41 Years Later, What Does The Original ‘Suspiria’ Show Us?

The 1977 horror classic is still utterly unique in its terror.

“You wouldn’t believe me if I told it to you. It all seems so … absurd! So fantastic!” Pat Hingle (Eva Axén) insists in the opening minutes of Suspiria, shortly before her own murder at the hand of those same “fantastic” forces. The line reads almost like a sly encapsulation of the film itself. With its funhouse architecture and hyper-stylized Technicolor gore, Dario Argento’s 1977 Giallo horror classic is remarkable in its sheer disdain for realism. 41 years later, it’s still capable of conjuring up terror in a manner that eludes even the most viscerally convincing slashers. What is it, then, that still makes Suspiria terrifying?

Most analyses of Suspiria have focused on its surreal art direction. To be sure, the film’s usage of lurid color and dizzying Escheresque interiors (the ballet school itself is even located on a street named “Escherstrasse”) have made its visuals unforgettable, but to call it a mere exercise in style also misses the point. The craft of Suspiria’s beauty is overwhelming, almost to the point of disorientation. Blood and red wine alike are rendered as bright and gummy as Crayola paint. The film’s death setpieces are staged with a meticulously detached sense of theatricality – during the infamous first double-murder sequence, as Pat’s friend Sonia desperately pounds against a locked door upon hearing the other girl’s screams, she appears helplessly small against the towering hot-pink backdrop of her apartment building. When the girls die, their faces still appear pristine – almost doll-like – despite the superficial smears of gore. The visual language of Suspiria is utterly unnatural and all the more nightmarish for it.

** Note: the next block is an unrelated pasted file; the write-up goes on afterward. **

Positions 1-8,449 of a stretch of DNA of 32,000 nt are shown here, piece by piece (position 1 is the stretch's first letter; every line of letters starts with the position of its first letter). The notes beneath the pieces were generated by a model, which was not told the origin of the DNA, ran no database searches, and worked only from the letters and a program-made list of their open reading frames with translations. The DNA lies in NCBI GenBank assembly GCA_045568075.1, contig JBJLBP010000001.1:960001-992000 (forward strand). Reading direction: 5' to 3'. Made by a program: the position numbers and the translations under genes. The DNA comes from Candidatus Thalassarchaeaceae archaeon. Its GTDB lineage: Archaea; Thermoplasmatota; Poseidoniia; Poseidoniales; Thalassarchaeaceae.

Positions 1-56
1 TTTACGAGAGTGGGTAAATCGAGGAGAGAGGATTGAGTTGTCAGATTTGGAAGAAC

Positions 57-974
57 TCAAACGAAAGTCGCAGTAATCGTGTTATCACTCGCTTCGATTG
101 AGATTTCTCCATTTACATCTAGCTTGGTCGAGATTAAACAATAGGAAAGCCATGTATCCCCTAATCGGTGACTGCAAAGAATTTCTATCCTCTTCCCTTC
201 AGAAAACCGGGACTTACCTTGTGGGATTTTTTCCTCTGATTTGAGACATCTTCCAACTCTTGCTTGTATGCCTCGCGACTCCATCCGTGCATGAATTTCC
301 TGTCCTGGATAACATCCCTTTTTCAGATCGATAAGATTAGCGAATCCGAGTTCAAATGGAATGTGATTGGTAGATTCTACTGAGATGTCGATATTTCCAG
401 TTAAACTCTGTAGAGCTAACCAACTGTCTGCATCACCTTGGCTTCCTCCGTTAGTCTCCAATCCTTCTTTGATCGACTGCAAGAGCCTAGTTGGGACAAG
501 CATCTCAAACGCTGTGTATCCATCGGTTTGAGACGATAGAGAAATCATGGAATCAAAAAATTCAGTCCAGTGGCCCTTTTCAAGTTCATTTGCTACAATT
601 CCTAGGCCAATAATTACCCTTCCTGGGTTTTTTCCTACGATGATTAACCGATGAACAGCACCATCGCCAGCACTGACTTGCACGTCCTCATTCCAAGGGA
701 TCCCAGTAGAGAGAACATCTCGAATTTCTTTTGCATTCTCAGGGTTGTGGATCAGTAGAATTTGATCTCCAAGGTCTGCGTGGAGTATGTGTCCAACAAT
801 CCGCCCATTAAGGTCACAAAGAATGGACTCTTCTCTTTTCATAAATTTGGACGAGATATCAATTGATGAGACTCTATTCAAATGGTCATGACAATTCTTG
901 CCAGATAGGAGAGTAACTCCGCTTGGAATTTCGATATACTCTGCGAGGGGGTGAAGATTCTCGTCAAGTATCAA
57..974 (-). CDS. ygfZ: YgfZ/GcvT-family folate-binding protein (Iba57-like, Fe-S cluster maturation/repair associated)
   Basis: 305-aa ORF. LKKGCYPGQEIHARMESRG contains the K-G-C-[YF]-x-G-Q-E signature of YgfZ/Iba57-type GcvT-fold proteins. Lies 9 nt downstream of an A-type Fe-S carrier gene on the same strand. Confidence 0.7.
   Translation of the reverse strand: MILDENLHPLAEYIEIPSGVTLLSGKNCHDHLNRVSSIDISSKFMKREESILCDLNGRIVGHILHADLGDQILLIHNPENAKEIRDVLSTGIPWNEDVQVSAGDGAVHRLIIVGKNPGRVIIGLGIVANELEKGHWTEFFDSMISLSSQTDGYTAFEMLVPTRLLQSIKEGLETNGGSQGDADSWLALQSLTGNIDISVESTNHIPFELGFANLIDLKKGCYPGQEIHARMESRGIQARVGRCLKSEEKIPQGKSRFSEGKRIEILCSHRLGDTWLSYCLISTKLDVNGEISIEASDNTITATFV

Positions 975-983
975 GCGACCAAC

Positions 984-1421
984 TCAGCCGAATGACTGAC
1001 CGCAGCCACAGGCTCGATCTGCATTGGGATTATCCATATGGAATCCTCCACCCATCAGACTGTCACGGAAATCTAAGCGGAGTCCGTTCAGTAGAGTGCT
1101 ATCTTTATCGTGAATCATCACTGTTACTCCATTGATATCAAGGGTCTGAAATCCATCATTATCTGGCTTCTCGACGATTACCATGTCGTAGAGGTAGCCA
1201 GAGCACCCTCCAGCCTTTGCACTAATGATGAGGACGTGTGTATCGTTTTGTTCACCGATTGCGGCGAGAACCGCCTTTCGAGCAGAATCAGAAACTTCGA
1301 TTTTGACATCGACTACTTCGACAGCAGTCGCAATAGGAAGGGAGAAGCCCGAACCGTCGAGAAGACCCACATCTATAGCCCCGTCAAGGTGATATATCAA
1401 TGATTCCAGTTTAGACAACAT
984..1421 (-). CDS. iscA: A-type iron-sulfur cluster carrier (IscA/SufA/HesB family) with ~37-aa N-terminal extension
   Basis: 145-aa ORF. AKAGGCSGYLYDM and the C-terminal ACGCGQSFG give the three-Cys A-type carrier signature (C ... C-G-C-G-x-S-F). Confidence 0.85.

Given the heavily aestheticized female deaths, it’s easy to see why one might criticize Suspiria for being exploitative and/or misogynistic, especially when Argento himself was once quoted as saying, “I like women, especially beautiful ones. If they have a good face and figure, I would much prefer to watch them being murdered than an ugly girl or a man.” While women suffer the brunt of the violence in Suspiria, they are also the principal players in its story – men remain largely absent or extraneous.

The film’s heroine, Suzy Bannion (Jessica Harper), is an American student freshly arrived at the prestigious German Tanz Dance Academy who becomes increasingly entangled in its mysteries amidst a string of gruesome murders. It’s a fairly orthodox narrative, yet Suzy’s character also belies many of the conventional markers of final girldom. While her foreign status marks her as an outsider, she does not appear to be any more serious or physically resilient than any of her classmates. She engages in a casual flirtation with Mark (Miguel Bosé), an attractive male dancer, though the relationship admittedly goes nowhere. Moreover, Suzy is hardly immune to the strange forces that dominate the school – she quickly falls ill after a strange encounter with a custodian, and her most strenuous physical encounter is with a bat that she manages to kill only after trapping it under a towel.

However, Suzy, as her menacing teacher Miss Tanner (Alida Valli) observes, is crucially “strong-willed.” She is relentlessly curious and devoted to unearthing the school’s secrets, even if she doesn’t quite seem to know how to defeat the evil at its heart; both she and the film are more concerned with the act of uncovering it. As in a conspiracy thriller, the murder victims in Suspiria are those who “know too much:” Pat threatens to blow the lid on the sinister goings-on at Tanz to Sonia; the blind pianist Daniel (Flavio Bucci) warns that “[he’s] blind, not deaf,” insinuating he’s heard something unnatural; and Suzy’s suspicious friend Sara (Stefania Casini) gets caught while trying to investigate where the teachers go at night.